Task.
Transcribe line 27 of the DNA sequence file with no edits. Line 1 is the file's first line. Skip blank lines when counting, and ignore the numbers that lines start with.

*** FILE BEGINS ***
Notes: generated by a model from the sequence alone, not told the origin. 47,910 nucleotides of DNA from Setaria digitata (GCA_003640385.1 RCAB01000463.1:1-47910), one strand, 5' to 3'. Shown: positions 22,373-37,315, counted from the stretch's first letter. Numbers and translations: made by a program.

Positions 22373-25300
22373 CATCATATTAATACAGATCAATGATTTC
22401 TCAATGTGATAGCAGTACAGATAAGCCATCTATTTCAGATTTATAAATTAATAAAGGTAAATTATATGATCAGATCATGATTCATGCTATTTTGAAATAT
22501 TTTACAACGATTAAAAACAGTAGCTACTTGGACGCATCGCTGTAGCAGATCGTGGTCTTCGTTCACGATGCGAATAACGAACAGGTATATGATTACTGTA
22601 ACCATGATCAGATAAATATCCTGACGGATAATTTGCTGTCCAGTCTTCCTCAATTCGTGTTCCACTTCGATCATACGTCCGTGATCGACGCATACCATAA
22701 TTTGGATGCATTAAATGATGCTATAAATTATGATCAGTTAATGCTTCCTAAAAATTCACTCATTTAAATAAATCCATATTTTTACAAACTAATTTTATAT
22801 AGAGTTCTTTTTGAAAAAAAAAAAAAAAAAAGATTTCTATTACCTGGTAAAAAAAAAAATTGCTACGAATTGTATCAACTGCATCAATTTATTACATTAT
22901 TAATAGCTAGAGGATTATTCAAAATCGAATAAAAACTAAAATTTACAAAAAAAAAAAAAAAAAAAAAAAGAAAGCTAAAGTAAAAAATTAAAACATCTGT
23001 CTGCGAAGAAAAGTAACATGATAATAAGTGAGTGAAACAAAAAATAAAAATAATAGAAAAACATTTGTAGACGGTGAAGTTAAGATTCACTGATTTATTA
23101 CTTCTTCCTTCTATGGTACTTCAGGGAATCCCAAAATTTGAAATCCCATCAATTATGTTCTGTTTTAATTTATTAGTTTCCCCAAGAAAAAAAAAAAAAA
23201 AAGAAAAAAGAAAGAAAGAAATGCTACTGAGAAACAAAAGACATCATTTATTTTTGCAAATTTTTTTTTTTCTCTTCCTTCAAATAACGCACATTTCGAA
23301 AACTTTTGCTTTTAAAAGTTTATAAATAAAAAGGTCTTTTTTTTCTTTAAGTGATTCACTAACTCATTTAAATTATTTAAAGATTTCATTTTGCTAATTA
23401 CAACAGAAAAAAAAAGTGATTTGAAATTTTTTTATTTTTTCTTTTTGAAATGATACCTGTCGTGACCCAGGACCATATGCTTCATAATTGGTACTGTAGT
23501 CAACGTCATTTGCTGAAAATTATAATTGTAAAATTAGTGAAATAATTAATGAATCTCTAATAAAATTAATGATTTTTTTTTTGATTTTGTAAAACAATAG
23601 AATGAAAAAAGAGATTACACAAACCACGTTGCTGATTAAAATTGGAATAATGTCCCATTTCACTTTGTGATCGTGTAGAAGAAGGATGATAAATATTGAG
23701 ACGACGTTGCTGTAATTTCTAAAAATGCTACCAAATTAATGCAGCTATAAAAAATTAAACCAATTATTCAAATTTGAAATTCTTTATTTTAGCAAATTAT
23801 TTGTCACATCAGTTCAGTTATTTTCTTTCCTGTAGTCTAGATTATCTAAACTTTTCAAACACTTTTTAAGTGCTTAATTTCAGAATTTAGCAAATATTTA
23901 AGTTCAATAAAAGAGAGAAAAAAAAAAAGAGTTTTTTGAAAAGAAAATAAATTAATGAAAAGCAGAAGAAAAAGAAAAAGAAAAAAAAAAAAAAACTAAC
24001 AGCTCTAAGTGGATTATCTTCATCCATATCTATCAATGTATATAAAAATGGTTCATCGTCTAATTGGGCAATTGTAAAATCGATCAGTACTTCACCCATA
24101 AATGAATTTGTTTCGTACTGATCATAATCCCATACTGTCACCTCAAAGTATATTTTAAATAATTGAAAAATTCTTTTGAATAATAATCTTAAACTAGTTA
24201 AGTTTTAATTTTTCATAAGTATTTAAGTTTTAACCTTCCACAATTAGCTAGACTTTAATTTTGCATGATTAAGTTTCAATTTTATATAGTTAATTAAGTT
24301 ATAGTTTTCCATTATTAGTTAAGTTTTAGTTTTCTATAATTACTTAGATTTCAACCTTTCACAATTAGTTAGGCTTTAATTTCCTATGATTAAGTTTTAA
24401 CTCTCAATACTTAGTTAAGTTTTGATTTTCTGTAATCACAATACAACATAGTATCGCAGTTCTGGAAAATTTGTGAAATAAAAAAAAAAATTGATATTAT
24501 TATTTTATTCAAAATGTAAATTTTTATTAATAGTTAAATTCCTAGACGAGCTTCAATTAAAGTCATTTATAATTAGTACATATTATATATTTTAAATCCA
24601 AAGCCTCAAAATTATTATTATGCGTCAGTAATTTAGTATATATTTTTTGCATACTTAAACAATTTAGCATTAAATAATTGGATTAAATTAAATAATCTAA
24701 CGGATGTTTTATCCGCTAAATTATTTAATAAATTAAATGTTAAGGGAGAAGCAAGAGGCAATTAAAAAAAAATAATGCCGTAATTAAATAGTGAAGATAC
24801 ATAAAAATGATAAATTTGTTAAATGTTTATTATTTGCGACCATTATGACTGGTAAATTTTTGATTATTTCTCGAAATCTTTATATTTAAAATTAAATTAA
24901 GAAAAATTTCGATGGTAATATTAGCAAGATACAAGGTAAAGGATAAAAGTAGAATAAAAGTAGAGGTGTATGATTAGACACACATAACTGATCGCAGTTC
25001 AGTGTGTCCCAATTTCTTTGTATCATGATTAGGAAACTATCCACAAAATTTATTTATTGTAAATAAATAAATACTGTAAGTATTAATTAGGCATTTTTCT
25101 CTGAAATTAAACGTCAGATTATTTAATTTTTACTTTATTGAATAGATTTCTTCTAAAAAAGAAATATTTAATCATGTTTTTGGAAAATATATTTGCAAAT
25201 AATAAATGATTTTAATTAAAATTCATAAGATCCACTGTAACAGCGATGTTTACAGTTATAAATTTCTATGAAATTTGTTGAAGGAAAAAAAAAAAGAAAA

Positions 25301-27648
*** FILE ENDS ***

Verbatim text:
24701 CGGATGTTTTATCCGCTAAATTATTTAATAAATTAAATGTTAAGGGAGAAGCAAGAGGCAATTAAAAAAAAATAATGCCGTAATTAAATAGTGAAGATAC